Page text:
• 18. 11/08/2012Why does my routes and contexts have Christian Müllerunpredictable names?<?xml version="1.0" encoding="UTF-8"?><beans …> <camel:camelContext id="context-A-to-B-and-B-to-C"> <camel:route id="route-A-to-B"> <camel:from uri="direct:A"/> <camel:to uri="direct:B"/> </camel:route> <camel:route id="route-B-to-C"> <camel:from uri="direct:B"/> <camel:to uri="direct:C"/> </camel:route> </camel:camelContext> <camel:camelContext id="context-C-to-D-and-D-to-E"> <camel:route id="route-C-to-D"> <camel:from uri="direct:C"/> <camel:to uri="direct:D"/> </camel:route> <camel:route id="route-D-to-E"> <camel:from uri="direct:D"/> <camel:to uri="direct:E"/> </camel:route> </camel:camelContext></beans>
  • 19. 11/08/2012Why does my routes and contexts have Christian Müllerunpredictable names?public class SampleRoute extends RouteBuilder { public void configure() throws Exception { from("direct:A").routeId("route-A-to-B") .to("direct:B"); … }}<?xml version="1.0" encoding="UTF-8"?><beans …> <bean id=“sampleRoute” class=“…SampleRoute” /> <camel:camelContext id="context-A-to-B-and-B-to-C"> <camel:routeBuilder ref=“sampleRoute” /> … </camel:camelContext></beans>public class Main { public static void main(String... args) { … DefaultCamelContext ctx = new DefaultCamelContext(); ctx.setManagementName("context-A-to-B-and-B-to-C"); … }}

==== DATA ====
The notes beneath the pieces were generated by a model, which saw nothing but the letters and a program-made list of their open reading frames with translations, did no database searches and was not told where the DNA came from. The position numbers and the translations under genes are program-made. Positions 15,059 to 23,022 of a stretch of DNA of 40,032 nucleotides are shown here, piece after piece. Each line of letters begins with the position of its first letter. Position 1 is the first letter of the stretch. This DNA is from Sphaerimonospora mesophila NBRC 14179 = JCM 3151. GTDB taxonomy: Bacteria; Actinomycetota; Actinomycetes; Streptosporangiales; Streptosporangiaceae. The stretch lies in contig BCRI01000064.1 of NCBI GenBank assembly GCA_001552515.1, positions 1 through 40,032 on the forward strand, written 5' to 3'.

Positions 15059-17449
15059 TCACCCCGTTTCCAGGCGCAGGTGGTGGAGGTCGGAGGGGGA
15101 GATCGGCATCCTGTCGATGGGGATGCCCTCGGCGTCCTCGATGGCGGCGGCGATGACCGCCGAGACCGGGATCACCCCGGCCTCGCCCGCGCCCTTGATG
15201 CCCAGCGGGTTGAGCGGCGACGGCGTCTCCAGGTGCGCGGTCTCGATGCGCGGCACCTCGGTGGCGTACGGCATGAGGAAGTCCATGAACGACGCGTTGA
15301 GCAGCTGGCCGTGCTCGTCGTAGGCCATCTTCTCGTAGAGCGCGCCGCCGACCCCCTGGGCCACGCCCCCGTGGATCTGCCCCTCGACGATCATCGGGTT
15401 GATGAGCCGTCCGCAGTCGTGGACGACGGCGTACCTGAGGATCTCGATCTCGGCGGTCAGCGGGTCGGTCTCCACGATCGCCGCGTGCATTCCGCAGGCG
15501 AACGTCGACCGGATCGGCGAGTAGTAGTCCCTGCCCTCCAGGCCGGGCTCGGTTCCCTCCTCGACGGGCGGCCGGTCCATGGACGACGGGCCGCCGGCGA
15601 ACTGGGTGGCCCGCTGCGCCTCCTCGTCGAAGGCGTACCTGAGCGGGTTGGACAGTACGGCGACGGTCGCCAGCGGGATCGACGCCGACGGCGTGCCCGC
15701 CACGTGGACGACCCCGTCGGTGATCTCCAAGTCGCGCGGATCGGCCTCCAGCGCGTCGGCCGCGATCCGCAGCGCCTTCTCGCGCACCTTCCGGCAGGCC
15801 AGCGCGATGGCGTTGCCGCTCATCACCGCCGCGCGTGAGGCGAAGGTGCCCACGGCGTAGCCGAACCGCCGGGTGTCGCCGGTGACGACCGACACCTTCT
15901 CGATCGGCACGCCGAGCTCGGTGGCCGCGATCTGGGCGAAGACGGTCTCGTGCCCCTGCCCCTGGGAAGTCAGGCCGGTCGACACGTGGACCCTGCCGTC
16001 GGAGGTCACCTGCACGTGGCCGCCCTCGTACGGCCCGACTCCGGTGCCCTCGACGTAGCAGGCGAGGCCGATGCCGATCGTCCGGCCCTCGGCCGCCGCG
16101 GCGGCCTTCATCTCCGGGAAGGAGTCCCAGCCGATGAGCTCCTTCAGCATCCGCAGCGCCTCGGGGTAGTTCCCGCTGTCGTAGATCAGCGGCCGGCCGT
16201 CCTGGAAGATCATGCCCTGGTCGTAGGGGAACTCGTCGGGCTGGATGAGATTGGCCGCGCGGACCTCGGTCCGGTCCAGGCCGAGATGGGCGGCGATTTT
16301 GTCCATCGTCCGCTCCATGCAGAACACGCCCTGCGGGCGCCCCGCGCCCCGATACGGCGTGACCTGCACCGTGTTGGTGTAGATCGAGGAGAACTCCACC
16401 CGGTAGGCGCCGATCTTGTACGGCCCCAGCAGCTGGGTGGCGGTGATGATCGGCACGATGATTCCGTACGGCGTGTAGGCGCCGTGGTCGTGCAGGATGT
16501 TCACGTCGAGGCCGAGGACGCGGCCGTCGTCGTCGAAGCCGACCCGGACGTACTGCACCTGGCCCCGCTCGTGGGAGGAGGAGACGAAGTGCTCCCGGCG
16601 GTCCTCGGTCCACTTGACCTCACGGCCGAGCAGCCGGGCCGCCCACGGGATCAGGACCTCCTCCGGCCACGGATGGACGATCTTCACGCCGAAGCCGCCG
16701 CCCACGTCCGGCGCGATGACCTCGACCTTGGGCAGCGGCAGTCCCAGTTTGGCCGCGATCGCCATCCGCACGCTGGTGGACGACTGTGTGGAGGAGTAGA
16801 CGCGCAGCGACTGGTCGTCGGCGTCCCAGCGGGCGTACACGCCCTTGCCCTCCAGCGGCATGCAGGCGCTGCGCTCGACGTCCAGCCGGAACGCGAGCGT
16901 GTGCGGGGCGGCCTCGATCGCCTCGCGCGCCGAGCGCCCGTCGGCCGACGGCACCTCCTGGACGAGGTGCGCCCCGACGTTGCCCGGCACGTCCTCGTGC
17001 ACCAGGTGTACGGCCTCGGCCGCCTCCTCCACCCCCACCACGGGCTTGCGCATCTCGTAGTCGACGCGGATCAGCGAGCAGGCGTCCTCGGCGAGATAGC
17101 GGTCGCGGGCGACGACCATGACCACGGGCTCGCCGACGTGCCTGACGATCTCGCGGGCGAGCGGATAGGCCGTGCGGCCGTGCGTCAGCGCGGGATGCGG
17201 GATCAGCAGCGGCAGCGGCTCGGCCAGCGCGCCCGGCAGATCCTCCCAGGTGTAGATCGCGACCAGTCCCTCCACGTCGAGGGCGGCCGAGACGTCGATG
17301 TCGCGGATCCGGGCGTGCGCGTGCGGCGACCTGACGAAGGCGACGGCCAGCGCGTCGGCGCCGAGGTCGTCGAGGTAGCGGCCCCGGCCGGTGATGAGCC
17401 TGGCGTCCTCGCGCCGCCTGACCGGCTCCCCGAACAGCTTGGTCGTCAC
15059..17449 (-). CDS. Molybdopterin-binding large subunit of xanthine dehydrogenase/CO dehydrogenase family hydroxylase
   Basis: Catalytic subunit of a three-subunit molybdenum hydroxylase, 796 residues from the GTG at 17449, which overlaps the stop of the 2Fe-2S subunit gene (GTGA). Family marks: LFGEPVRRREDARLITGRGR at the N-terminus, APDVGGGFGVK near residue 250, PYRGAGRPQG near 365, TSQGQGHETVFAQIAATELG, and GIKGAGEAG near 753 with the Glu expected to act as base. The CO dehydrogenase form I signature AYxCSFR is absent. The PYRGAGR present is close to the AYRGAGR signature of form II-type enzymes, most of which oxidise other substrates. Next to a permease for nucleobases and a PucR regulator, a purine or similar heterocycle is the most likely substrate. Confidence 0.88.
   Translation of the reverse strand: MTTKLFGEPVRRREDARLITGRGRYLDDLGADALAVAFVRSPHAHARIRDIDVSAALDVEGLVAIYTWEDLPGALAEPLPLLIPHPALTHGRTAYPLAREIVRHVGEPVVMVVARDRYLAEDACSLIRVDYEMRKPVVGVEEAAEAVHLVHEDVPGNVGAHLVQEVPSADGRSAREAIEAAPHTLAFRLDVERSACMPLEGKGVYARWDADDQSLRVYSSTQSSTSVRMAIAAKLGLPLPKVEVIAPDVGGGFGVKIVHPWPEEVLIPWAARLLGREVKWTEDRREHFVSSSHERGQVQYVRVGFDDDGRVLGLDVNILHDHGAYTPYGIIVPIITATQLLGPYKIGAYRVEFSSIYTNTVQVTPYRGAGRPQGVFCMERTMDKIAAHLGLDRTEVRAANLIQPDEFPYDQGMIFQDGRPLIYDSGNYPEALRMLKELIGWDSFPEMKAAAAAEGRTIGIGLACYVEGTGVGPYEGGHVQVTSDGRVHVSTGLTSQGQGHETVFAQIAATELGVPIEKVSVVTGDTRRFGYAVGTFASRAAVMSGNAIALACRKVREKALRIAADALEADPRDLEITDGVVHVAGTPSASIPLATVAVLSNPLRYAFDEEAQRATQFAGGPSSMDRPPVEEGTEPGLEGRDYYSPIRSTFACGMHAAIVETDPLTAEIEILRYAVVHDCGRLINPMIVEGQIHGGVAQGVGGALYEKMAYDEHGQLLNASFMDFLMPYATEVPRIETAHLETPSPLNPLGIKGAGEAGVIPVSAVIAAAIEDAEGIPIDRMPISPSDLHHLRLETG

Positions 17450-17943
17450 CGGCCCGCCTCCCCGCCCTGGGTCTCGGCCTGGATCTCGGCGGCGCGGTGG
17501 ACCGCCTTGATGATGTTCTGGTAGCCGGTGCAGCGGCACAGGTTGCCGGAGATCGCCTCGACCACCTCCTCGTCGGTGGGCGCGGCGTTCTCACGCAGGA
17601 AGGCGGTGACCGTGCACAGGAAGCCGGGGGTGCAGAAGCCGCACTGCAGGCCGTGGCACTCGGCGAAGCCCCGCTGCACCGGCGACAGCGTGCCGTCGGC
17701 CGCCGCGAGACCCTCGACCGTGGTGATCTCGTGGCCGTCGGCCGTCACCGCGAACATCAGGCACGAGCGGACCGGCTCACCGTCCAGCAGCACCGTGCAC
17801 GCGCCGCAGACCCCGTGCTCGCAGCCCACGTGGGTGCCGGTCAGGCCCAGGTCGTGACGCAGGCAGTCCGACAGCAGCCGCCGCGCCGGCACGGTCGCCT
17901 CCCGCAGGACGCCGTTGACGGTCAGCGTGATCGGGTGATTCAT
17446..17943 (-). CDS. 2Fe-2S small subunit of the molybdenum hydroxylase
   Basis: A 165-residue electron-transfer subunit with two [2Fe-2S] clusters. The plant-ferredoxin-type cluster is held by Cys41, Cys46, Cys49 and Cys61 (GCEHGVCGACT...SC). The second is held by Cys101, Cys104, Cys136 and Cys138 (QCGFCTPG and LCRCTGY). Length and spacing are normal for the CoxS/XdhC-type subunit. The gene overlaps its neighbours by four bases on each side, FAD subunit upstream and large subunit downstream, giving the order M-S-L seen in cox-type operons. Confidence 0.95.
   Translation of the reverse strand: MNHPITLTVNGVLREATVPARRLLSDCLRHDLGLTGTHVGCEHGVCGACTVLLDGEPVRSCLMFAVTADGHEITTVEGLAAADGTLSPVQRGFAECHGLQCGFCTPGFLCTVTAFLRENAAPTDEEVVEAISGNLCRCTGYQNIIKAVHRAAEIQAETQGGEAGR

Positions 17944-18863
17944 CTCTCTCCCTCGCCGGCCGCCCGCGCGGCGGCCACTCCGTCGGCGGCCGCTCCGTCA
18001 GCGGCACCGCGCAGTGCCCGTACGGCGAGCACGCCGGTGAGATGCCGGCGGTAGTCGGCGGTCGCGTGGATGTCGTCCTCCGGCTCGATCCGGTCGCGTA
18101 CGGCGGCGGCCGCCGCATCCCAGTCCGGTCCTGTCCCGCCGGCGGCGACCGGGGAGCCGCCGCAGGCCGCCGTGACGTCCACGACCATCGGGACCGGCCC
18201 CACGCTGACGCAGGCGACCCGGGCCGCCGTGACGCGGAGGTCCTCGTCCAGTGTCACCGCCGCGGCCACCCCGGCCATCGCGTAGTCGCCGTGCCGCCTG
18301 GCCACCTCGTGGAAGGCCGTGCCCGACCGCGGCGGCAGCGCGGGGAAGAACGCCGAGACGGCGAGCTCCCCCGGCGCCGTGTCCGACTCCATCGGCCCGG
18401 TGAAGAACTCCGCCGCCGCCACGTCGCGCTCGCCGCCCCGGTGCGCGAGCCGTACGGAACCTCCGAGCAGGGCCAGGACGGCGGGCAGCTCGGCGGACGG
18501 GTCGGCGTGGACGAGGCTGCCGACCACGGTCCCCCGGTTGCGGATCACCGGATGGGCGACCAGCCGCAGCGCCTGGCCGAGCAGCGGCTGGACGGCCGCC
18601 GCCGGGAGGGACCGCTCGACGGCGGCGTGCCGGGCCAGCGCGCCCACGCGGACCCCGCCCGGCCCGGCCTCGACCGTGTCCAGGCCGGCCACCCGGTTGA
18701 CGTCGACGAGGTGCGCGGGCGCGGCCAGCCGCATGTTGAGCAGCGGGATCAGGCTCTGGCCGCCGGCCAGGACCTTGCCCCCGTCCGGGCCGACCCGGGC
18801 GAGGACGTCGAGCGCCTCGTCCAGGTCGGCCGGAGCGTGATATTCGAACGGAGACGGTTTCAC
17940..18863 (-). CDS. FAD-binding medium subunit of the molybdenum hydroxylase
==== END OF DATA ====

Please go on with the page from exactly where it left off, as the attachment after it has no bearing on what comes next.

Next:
• 20. 11/08/2012How to start/stop or suspend/resume Christian Müllerroutes at runtime?▶ Use the RoutePolicy/RoutePolicySupport. – ThrottlingInflightRoutePolicy – SimpleScheduledRoutePolicy/CronScheduledRoutePolicy – create your own RoutePolicy▶ Use the Camel API (we will see it later).public interface RoutePolicy { void onInit(Route route); void onRemove(Route route); void onStart(Route route); void onStop(Route route); void onSuspend(Route route); void onResume(Route route); void onExchangeBegin(Route route, Exchange exchange); void onExchangeDone(Route route, Exchange exchange);}